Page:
As of August, 2015, now even the ruins of the 2000-year old Temple of Bel belong only in the past tense. What remained of the ancient temple stood in Palmyra, Syria, until the revered cultural relic — first a Mesopotamian temple, then a Byzantine church, then a mosque — was demolished by the Islamic State. Indeed, it’s now all a matter of the past except for a few surviving pieces — one of which is an arch that stands 15 meters high. And as the Telegraph reports, replicas of that one large piece of the structure will be making their way to New York’s Times Square and London’s Trafalgar Square in April 2016 for UNESCO’s World Heritage Week; the replicas are being constructed using the world’s largest 3D printer.
The project is a joint effort carried out by Harvard University, the University of Oxford, and Dubai’s Museum of the Future, who are reconstructing the arch using of thousands of photographs in what The Guardian calls “a gesture of defiance against religious extremists’ attempts to erase evidence of the Middle East’s pre-Islamic history.”
The Institute for Digital Archaeology has also teamed up with Unesco to pass out 3D cameras to volunteers who can capture other relics situated in conflict zones; the Temple, however, was destroyed before such technology was used to document it, but 3D approximations have been made through the combining of thousands of 2D photos. The executive director of IDA told The Guardian:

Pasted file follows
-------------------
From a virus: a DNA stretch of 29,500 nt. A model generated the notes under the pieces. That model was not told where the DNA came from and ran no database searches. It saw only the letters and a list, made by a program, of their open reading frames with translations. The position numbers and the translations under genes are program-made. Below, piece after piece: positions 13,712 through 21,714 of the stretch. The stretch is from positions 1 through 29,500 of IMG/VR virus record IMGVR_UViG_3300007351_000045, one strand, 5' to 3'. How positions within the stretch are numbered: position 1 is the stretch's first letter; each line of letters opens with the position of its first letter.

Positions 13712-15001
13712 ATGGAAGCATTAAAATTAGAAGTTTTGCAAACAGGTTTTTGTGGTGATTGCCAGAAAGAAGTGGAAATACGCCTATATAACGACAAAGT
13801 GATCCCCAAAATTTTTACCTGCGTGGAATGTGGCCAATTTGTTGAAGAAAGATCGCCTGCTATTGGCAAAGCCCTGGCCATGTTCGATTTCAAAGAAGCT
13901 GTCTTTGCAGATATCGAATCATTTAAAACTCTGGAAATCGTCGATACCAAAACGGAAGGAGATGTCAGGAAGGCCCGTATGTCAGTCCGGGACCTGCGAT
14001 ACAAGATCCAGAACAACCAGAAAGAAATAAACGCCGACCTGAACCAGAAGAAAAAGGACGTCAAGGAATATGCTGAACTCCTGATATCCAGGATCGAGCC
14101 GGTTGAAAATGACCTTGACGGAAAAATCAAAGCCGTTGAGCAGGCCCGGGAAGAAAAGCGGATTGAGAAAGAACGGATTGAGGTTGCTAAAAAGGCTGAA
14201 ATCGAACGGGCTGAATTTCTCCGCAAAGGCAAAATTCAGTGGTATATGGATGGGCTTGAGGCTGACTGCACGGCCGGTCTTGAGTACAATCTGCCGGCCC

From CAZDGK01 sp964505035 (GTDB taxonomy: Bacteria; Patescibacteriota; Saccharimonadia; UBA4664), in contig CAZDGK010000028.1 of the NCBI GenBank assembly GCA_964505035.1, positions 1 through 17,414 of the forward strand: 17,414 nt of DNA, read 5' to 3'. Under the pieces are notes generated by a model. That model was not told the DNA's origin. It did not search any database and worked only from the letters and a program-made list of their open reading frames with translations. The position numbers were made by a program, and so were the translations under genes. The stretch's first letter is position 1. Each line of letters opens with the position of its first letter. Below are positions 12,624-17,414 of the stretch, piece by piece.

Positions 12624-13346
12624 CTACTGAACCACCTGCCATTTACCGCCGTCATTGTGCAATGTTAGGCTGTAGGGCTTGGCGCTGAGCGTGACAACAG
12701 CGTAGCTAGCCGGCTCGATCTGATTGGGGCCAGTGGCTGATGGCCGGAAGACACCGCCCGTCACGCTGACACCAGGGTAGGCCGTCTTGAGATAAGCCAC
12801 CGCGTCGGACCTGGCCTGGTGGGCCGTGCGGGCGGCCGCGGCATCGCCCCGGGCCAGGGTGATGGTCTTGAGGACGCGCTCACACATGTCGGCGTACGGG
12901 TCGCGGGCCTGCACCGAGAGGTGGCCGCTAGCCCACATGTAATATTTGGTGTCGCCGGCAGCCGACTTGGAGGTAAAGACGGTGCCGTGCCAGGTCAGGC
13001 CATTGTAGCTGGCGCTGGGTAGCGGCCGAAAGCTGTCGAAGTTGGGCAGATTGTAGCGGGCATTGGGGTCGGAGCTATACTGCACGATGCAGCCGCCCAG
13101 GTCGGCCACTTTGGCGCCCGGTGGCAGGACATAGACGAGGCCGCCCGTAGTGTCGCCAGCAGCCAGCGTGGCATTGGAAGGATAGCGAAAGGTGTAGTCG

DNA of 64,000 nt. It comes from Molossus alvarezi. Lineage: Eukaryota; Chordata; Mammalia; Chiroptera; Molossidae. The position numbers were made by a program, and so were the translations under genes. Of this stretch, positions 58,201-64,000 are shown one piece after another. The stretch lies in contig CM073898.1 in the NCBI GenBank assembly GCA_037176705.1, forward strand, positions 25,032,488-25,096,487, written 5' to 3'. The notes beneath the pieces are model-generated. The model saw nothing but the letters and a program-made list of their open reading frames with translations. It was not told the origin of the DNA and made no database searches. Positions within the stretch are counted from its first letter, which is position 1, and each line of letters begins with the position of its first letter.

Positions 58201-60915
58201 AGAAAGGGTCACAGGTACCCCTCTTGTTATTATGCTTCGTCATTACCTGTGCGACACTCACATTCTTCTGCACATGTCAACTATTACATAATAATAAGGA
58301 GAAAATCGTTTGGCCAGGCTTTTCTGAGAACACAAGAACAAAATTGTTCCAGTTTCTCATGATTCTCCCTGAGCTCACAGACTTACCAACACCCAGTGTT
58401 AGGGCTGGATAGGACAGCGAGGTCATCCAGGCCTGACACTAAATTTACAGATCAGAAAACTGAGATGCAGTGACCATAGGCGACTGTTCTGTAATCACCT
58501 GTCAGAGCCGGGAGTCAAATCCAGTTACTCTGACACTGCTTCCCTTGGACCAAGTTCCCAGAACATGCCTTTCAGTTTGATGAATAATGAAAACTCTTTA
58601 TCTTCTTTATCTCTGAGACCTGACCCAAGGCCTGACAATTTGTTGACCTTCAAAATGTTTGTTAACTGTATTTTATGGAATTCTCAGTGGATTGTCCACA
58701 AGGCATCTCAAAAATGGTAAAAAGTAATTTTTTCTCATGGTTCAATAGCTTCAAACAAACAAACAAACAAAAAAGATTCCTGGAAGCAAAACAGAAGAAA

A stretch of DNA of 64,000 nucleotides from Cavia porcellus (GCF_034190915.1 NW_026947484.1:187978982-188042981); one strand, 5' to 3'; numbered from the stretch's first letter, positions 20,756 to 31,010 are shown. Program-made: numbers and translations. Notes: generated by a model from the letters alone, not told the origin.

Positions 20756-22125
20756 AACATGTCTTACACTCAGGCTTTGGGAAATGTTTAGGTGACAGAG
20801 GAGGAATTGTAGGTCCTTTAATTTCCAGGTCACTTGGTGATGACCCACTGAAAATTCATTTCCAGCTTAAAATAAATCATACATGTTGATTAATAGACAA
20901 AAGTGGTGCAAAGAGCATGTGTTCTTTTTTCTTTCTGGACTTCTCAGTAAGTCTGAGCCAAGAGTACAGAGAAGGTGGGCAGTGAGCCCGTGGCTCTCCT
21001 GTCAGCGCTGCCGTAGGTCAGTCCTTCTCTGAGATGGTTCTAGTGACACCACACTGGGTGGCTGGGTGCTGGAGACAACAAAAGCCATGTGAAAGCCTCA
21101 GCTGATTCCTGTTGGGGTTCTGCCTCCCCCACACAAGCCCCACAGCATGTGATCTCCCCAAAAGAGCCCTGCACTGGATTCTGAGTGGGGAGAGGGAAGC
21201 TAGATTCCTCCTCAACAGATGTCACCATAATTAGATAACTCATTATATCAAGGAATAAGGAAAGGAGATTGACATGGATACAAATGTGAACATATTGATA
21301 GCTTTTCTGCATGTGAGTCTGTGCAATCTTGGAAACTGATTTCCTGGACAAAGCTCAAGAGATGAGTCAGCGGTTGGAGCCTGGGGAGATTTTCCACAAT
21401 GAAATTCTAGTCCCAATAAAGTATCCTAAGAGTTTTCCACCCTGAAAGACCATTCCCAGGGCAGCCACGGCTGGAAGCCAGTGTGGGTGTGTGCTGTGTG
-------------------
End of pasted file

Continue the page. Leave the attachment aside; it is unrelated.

It is really a political statement, a call to action, to draw attention to what is happening in Syria and Iraq and now Libya. We are saying to them ‘if you destroy something we can rebuild it again’. The symbolic value of these sites is enormous. We are restoring dignity to people.
Alexy Karenowska, the director of technology at the institute, acknowledges that people might fear that there’s a risk in erecting these pregnant symbols in the middle of similarly iconic — and extremely trafficked — squares. She told the journal:
A building like the National Gallery or Trafalgar Square, these are major targets by virtue of what they are… Simply by placing a thought-provoking piece of art in one of those spaces, the level of heightened risk is very limited.
The Temple of Bel was reported to have been destroyed on August 30, 2015. The Islamic State also murdered the 82 year old archaeologist who’d been in Palmyra for four decades, and displayed his corpse onsite. After some initially questioned whether the whole temple had been razed — and even thought that much of its basic structure remained — the United Nations released satellite photos revealing the overwhelming extent of the destruction.